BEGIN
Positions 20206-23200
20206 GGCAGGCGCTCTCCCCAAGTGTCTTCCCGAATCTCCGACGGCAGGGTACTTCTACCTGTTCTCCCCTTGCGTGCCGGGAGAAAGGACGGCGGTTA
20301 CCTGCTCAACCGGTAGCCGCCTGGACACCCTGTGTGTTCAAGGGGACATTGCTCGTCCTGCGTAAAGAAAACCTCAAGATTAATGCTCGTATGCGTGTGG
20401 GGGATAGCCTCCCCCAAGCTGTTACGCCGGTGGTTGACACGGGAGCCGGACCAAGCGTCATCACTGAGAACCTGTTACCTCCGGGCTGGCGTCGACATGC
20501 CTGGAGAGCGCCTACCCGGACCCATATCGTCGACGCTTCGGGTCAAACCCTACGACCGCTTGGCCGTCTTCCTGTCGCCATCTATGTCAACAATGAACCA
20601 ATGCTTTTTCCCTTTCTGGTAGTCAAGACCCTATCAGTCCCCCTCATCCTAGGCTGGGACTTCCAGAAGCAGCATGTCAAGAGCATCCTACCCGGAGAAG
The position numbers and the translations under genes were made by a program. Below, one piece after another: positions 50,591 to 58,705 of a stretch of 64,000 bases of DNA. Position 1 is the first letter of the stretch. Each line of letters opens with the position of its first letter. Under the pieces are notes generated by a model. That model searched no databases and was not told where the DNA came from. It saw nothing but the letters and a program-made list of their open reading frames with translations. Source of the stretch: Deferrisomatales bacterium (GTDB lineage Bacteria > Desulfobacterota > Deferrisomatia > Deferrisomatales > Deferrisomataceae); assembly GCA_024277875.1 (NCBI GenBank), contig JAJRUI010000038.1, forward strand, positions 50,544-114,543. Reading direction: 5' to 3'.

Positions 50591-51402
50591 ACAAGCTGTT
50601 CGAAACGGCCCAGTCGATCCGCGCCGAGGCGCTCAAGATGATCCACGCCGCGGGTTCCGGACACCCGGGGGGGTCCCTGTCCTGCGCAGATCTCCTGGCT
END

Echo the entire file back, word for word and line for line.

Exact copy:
Positions 20206-23200
20206 GGCAGGCGCTCTCCCCAAGTGTCTTCCCGAATCTCCGACGGCAGGGTACTTCTACCTGTTCTCCCCTTGCGTGCCGGGAGAAAGGACGGCGGTTA
20301 CCTGCTCAACCGGTAGCCGCCTGGACACCCTGTGTGTTCAAGGGGACATTGCTCGTCCTGCGTAAAGAAAACCTCAAGATTAATGCTCGTATGCGTGTGG
20401 GGGATAGCCTCCCCCAAGCTGTTACGCCGGTGGTTGACACGGGAGCCGGACCAAGCGTCATCACTGAGAACCTGTTACCTCCGGGCTGGCGTCGACATGC
20501 CTGGAGAGCGCCTACCCGGACCCATATCGTCGACGCTTCGGGTCAAACCCTACGACCGCTTGGCCGTCTTCCTGTCGCCATCTATGTCAACAATGAACCA
20601 ATGCTTTTTCCCTTTCTGGTAGTCAAGACCCTATCAGTCCCCCTCATCCTAGGCTGGGACTTCCAGAAGCAGCATGTCAAGAGCATCCTACCCGGAGAAG
The position numbers and the translations under genes were made by a program. Below, one piece after another: positions 50,591 to 58,705 of a stretch of 64,000 bases of DNA. Position 1 is the first letter of the stretch. Each line of letters opens with the position of its first letter. Under the pieces are notes generated by a model. That model searched no databases and was not told where the DNA came from. It saw nothing but the letters and a program-made list of their open reading frames with translations. Source of the stretch: Deferrisomatales bacterium (GTDB lineage Bacteria > Desulfobacterota > Deferrisomatia > Deferrisomatales > Deferrisomataceae); assembly GCA_024277875.1 (NCBI GenBank), contig JAJRUI010000038.1, forward strand, positions 50,544-114,543. Reading direction: 5' to 3'.

Positions 50591-51402
50591 ACAAGCTGTT
50601 CGAAACGGCCCAGTCGATCCGCGCCGAGGCGCTCAAGATGATCCACGCCGCGGGTTCCGGACACCCGGGGGGGTCCCTGTCCTGCGCAGATCTCCTGGCT